But instead, we have again worked ourselves up into a frenzy, seeking ever more domestic enforcement. In addition to employer sanctions, there have also been increasing demands to deny the illegals (even legals at times) access to social benefits in the tired and false expectation that these policies will significantly reduce the incentive for attempted entries. So, we see the prospect of more domestic enforcement that will do little to reduce illegal inflows and much to drive the illegals into an underclass that degrades them and offends our moral sensibilities, while also violating the constitution, according to Fiss's analysis.
Pete Wilson Meets "Harvard Square"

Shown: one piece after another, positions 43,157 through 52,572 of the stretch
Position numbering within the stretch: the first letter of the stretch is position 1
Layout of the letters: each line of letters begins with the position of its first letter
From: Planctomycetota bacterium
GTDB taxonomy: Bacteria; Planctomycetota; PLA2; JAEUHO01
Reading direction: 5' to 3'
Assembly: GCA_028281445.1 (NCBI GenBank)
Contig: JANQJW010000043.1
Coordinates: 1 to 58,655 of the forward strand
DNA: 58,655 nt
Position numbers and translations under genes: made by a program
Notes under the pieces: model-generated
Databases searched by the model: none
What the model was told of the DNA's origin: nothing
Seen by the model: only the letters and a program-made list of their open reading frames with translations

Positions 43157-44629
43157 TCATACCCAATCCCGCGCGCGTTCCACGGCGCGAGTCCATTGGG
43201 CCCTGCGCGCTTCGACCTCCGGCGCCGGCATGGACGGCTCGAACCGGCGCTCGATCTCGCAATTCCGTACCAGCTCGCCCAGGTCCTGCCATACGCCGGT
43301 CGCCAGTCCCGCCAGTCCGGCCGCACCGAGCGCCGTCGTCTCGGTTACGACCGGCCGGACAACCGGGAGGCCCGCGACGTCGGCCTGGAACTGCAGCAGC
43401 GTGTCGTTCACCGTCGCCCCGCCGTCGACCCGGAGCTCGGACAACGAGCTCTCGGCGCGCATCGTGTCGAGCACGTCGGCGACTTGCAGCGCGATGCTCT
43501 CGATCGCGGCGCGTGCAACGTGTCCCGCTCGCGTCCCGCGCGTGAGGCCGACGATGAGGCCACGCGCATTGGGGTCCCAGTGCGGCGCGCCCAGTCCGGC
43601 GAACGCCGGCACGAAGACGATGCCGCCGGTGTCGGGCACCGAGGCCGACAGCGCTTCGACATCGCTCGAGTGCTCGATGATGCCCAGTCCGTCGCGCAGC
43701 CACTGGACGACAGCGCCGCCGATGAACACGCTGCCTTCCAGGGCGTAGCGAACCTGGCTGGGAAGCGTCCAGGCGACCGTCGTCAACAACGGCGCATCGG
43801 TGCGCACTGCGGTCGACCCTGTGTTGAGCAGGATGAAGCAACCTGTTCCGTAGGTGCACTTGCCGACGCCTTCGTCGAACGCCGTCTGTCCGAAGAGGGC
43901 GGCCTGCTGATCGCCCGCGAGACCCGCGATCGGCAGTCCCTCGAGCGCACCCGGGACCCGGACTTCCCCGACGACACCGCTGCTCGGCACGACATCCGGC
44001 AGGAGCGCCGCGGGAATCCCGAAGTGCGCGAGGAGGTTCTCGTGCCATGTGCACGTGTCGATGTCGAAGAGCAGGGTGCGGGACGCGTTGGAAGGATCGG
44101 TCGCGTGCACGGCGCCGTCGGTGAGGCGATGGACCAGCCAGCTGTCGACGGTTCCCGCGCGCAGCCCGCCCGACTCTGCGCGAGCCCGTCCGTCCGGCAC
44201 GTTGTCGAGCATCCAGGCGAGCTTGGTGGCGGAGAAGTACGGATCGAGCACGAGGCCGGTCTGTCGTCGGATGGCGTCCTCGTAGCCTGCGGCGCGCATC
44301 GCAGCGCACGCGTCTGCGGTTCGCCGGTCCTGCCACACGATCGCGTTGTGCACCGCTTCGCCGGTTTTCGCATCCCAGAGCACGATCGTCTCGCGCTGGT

Two recent developments have hastened this movement to the brink. First, whether Pete Wilson was also motivated by his own animus against illegals and/or a low-politics pandering to his constituents' animus, there is no question that California had fiscal problems, analogous to those in Texas and Florida. While illegal immigrants create a net (if mild) fiscal surplus, immigration studies reveal a distributional problem: the federal government gains net revenue, and the states lose it. This fiscal problem for states results in part from the educational expenditures which were in contention in Plyler v. Doe (see Fiss's article for analysis of this case). Efforts by state legislatures to exclude illegals from social benefits might, then, be viewed a political strategy aimed at generating federal assistance for these states. Because immigration policy is a federal matter, I should think the federal government does have constitutional responsibilities in this area. But let me leave it at that.